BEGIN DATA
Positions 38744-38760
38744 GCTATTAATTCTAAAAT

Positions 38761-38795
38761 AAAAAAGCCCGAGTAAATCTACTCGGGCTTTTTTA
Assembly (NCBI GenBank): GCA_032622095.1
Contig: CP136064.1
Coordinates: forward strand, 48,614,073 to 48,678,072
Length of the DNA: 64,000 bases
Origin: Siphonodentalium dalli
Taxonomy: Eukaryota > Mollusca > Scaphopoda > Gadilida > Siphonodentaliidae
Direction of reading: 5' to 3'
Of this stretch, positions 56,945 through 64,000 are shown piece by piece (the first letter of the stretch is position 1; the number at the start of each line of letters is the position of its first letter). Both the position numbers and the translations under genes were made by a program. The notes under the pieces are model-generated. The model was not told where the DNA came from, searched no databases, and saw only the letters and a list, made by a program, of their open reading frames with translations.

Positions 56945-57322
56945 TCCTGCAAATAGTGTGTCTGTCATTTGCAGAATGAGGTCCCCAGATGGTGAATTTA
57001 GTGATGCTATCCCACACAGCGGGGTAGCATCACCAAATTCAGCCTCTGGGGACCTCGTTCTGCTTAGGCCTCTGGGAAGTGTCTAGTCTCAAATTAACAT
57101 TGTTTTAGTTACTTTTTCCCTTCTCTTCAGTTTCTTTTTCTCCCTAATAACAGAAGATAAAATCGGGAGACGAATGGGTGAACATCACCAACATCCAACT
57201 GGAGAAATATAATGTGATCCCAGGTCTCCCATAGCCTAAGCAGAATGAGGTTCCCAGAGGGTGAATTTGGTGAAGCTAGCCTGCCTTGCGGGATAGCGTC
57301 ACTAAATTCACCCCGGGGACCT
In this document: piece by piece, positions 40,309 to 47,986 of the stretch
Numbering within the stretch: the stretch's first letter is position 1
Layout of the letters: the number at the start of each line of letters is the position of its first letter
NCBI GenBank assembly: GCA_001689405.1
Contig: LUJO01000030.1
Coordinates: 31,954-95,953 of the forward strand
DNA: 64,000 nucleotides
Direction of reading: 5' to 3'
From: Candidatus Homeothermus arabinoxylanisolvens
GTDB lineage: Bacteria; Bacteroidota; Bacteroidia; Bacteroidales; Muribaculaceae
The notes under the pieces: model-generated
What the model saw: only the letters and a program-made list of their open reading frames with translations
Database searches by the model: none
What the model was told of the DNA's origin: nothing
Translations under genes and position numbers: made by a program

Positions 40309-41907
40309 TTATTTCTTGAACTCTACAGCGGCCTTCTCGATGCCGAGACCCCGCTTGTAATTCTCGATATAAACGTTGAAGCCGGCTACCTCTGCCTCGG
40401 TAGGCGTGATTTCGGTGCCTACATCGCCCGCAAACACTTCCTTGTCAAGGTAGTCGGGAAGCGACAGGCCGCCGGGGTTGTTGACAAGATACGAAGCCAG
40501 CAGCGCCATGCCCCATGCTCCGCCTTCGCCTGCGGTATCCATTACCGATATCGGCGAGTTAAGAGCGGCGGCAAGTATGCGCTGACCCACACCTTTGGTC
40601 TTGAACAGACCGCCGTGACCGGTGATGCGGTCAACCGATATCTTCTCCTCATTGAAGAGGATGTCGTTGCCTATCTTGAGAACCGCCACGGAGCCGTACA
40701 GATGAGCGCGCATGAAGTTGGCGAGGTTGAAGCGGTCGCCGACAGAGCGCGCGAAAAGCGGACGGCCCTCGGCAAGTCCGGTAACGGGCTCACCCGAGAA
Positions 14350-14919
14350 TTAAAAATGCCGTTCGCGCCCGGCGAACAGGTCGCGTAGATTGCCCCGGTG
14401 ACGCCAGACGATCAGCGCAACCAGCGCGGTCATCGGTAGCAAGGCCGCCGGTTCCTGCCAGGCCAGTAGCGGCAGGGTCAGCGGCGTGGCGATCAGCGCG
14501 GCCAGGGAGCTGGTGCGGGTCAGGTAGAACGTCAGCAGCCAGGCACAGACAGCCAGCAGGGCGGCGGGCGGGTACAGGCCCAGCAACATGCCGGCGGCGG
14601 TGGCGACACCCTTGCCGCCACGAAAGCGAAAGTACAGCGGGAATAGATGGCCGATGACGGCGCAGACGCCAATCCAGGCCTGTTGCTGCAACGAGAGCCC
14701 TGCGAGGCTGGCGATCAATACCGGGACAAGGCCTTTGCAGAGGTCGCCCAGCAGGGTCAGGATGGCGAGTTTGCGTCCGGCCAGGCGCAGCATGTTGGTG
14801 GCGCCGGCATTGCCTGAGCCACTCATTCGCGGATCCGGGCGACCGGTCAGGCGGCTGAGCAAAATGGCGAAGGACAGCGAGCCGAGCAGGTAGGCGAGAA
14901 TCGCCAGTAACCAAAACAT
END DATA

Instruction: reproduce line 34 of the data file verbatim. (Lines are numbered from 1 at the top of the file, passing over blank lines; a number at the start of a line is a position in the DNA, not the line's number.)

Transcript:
Positions 40309-41907